M89 is another member of the Virgo Cluster of galaxies. It's a small magnitude +10.0 elliptical galaxy (type - E0) discovered by Charles Messier on March 18, 1781. On this bumper night for Messier he also discovered seven other Virgo galaxies and re-discovered globular cluster M92 in Hercules. Recent observations indicate that M89 may be nearly perfectly spherical in shape. This is unusual because all other known ellipticals are elongated. However, it's possible that the spherical nature of M89 is purely a visual affect resulting from its orientation from our perspective.

The galaxy is not as bright as some other group members and therefore a challenging small telescope object. Messier's original discovery observation acknowledges this: "extremely faint and pale and it's not without difficulty that one can distinguish it". The galaxy is best seen with large telescopes but generally featureless and rather unexciting through most amateur instruments.

M89 is located in Virgo just south of the Virgo-Coma Berenices constellation boundary. It's positioned roughly 60% along an imaginary line connecting stars, Denebola (β Leo - mag. +2.1) and Vindemiatrix (ε Vir - mag. +2.8). Slightly brighter spiral galaxy M90 is 0.75 degrees northeast of M89. One degree southeast of M89 is fine barred spiral galaxy M58 with supergiant elliptical galaxy M87 located about a degree west of M89.

The Virgo galaxies are best seen during the months of March, April and May.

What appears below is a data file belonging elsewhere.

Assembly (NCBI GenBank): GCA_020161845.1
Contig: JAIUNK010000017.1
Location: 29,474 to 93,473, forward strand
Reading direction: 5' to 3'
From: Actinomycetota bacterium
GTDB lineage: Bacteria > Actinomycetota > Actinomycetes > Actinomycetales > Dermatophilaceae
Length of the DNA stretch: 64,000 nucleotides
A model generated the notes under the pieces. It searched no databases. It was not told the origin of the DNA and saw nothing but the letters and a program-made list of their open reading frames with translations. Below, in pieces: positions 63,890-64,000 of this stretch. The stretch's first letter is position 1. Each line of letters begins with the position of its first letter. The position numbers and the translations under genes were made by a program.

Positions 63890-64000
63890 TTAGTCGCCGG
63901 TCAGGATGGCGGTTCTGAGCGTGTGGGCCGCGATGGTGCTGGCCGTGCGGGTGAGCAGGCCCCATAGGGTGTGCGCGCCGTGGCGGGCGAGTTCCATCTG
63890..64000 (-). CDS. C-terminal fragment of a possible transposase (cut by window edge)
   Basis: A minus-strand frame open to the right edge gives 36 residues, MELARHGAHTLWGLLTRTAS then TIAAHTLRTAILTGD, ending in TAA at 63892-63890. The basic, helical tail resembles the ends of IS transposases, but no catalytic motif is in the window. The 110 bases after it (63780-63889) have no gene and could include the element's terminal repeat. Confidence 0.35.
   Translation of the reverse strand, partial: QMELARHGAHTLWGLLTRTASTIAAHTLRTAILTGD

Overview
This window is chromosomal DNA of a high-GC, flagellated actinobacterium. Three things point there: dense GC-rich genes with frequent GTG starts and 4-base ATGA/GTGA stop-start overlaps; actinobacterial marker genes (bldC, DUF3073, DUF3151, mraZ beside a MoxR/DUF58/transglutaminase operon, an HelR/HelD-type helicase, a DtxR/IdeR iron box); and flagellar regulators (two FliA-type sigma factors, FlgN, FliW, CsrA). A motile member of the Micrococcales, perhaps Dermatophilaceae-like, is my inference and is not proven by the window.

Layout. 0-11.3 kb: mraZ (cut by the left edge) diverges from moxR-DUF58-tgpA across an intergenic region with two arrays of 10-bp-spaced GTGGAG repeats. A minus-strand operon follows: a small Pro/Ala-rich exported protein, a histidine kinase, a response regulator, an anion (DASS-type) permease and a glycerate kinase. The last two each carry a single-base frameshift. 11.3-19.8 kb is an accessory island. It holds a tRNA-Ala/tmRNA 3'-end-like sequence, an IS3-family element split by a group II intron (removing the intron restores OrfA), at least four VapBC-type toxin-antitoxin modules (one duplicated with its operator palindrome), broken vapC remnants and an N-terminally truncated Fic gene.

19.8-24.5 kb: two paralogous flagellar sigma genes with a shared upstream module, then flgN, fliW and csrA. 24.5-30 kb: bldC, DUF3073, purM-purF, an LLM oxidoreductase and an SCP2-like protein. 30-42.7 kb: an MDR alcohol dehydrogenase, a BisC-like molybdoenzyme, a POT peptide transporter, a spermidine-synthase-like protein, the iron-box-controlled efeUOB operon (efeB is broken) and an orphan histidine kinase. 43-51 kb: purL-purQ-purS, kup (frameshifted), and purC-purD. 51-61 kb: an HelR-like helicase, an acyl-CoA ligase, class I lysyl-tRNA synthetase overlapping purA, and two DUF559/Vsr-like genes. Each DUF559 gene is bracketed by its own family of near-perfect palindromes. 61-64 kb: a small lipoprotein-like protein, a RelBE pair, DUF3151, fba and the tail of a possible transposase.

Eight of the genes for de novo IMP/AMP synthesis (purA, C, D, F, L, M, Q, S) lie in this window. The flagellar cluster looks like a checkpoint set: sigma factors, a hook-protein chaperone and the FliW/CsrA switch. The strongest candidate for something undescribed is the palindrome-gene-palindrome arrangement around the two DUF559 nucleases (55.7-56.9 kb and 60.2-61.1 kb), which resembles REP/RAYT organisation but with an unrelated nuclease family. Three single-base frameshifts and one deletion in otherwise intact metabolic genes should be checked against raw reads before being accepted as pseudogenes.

M89 Elliptical galaxy by the Hubble Space Telescope (NASA, The Hubble Heritage Team (AURA/STScI))

Finder Chart for M89 (also shown M49, M53, M58->M60, M64->M66, M84->M88, M90, M91 and M98->M100)

Finder Chart for M89 (also shown M49, M53, M58->M60, M64->M66, M84->M88, M90, M91 and M98->M100) - pdf format

When viewed through a 200mm (8-inch) telescope M89 appears as a faint, round, small featureless diffuse ball of light. It has a total apparent diameter of about 5 arc-minutes although visually it's about half this size. The view somewhat resembles a distant globular cluster but even larger scopes fail to reveal much more.

M89 is 55 million light-years distant which corresponds to a spatial diameter of 80,000 light-years. The galaxy also features a surrounding structure of gas and dust that extends up to 150,000 light-years from the centre. It's estimated to contain 100 billion stars.

M89 Data Table

Object TypeElliptical galaxy
Distance (kly)55000
Apparent Mag.10.0
RA (J2000)12h 35m 40s
DEC (J2000)12d 33m 23s
Apparent Size (arc mins)5.1 x 4.7
Radius (light-years)40,000
Number of Stars100 Billion

Sky Highlights - March 2017

Comet 41P/Tuttle-Giacobini-Kresak now visible with binoculars as it heads towards perihelion

Mercury heading towards greatest elongation east

Minor Planet
Vesta now visible with binoculars and small telescopes.

The Planets
This Month's Guide

Algol Minima
Algol eclipse dates and times for March 2017

Northern Hemisphere
West:- Venus (mag. -4.8 to -4.1 - first half of month), Mars (mag. +1.3 to +1.5), Uranus (mag. +5.9), Mercury (mag. -1.5 to -0.4 - second half of month)
Southeast:- Jupiter (mag. -2.3 to -2.5)
Southwest:- Jupiter
Southeast:- Saturn (mag. +0.5)

Southern Hemisphere
West:- Venus (first half of month), Mars, Uranus
North:- Jupiter
East:- Saturn
West:- Jupiter
Northeast:- Saturn
East:- Neptune (mag. +8.0 - second half of month)

Deep Sky
Naked eye / binoculars:-
Melotte 111 - Mel 111 - The Coma Star Cluster (Open Cluster)
Messier 44 - M44 - The Praesepe (Open Cluster)

Messier 67 - M67 - Open Cluster
Messier 51 - M51 - The Whirlpool Galaxy (Spiral Galaxy)
Messier 97 - M97 - The Owl Nebula (Planetary Nebula)
Messier 101 - M101 - The Pinwheel Galaxy (Spiral Galaxy)
Messier 65 – M65 – Spiral Galaxy
Messier 66 - M66 - Intermediate Spiral Galaxy
Messier 95 - M95 - Barred Spiral Galaxy
Messier 96 - M96 - Intermediate Spiral Galaxy
NGC 4244 - Spiral Galaxy
NGC 4565 - Needle Galaxy - Spiral Galaxy

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